The Nigeria Deposit Insurance Corporation (NDIC) on Thursday said it has paid the cumulative insured sum of N1.393 billion to 36,163 depositors of 110 closed Microfinance Banks (MFBs) and three Primary Mortgage Banks.
Bello Hassa, managing director/CEO of the Corporation disclosed this during the NDIC special day at the ongoing 2023 Lagos international trade fair, themed, ‘Connecting Businesses, Creating Value,’ in Lagos.
He said payments of the statutory insured sums are still ongoing, and depositors with funds exceeding the insured limit will receive liquidation dividends after the recovery of debts and the sale of the closed banks’ physical assets.
“Following the recent revocation of licenses of some Microfinance Banks and Primary Mortgage Banks by the Central Bank of Nigeria (CBN), the NDIC promptly commenced the liquidation of these banks and began disbursing insured sums to depositors within a record time of three days of the banks’ closure”, he said.
According to him, the Corporation is currently in the process of verifying and paying liquidation dividends to depositors and stakeholders of 20 banks in liquidation.
The banks include Allied Bank, Peak Merchant Bank, Commerce Bank, Continental Merchant Bank, Financial Merchant Bank, Fortune Bank, Gulf Bank, Hallmark Bank, Icon Merchant Bank, Liberty Bank, Nigeria Merchant Bank, North South Bank, Premier Commercial Bank, Prime Merchant Bank, Progress Bank, and Merchant Bank.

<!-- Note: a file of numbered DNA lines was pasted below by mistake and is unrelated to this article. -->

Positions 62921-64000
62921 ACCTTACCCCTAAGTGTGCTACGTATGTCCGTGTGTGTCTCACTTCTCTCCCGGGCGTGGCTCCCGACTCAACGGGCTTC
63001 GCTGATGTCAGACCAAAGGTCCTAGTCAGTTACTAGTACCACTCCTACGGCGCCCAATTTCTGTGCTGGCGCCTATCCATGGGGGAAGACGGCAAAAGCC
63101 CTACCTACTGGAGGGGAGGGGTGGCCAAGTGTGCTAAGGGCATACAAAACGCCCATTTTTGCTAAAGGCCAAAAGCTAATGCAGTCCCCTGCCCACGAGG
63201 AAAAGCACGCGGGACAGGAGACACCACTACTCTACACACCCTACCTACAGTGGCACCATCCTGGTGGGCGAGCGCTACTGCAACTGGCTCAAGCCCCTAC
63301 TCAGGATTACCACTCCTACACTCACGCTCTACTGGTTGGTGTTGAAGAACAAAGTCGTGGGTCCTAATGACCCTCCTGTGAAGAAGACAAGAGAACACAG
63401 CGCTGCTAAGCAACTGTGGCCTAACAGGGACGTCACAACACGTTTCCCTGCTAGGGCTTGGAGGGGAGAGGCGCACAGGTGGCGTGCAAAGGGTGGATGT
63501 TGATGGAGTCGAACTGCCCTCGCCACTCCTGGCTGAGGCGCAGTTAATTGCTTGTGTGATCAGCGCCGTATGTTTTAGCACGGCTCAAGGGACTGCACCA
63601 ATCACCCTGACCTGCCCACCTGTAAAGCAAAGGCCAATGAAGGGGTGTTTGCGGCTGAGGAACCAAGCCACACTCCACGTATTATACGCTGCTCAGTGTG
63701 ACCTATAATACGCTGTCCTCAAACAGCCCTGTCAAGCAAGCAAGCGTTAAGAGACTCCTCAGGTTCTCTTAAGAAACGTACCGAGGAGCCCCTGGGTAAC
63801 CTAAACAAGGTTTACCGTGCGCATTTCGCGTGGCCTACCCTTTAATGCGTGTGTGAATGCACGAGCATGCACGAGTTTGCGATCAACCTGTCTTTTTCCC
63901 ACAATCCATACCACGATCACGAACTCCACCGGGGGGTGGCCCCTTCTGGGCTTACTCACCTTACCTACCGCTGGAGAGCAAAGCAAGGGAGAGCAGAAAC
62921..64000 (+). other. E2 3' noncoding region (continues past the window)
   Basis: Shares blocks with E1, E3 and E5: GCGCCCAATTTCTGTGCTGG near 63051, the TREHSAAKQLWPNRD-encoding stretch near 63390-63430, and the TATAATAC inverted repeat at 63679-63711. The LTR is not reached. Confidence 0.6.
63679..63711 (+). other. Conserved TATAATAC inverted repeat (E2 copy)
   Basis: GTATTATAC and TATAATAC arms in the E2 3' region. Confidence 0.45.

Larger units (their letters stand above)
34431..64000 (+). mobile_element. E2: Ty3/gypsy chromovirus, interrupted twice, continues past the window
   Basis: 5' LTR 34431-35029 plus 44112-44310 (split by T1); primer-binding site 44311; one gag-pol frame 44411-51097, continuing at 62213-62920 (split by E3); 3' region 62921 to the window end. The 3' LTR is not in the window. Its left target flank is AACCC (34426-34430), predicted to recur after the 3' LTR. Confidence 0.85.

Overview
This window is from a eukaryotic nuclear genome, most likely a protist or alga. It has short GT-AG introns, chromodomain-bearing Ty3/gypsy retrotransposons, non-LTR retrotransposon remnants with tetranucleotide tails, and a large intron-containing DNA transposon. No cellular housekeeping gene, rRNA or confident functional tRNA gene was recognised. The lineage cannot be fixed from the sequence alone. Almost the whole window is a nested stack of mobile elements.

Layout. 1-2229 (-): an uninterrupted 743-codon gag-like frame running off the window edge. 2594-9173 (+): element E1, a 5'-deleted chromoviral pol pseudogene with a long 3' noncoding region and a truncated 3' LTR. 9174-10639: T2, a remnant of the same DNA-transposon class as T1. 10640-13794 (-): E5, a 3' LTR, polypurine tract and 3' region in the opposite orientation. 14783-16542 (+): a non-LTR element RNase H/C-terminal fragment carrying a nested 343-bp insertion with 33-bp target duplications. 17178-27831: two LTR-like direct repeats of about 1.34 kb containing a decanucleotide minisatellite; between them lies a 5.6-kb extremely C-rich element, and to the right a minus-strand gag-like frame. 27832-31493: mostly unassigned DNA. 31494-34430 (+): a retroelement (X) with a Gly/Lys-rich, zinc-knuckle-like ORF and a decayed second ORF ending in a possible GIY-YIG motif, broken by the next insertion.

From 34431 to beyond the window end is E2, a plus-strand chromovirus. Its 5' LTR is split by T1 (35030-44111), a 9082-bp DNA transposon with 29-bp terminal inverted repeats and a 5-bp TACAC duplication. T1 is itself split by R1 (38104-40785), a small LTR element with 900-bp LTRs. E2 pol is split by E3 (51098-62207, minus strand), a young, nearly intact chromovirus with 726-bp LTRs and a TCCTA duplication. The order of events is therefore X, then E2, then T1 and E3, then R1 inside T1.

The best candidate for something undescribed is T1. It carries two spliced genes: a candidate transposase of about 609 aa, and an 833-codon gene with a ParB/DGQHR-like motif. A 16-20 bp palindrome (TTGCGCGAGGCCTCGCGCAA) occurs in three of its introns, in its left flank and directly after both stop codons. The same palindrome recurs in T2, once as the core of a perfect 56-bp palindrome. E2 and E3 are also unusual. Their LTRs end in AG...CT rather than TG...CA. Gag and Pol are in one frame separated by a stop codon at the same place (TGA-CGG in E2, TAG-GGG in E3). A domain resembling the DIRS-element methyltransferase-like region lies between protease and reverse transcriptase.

He called on depositors of these 20 financial institutions closed by the CBN 15 years ago, to come for payment of their insured deposit.
Hassan said the NDIC would continue to collaborate with the CBN in ensuring the effective supervision of banks and adherence to prudential thresholds and the code of corporate governance for banks to safeguard the safety and stability of the Nigerian banking system.
He called on the general public, especially traders and businessmen, to always ensure that their funds are saved in licensed banks and to avoid patronage of wonder banks and ponzi schemes which always leave their victims with untold stories.
“The NDIC in its efforts to boost depositors’ confidence in the financial landscape has continued to address genuine cases of infractions and complaints in relation with their respective insured institutions,” he said.
Bimbo Olashore, vice president, Lagos Chamber of Commerce & Industry (LCCI) thanked NDIC for being a worthy partner of LCCI over the years and for using the platform to reach all bank depositors.
He said the Lagos international trade fair is the biggest and the most vibrant fair in West Africa.
According to him, it is a very useful platform for people to use and advertise their goods and services.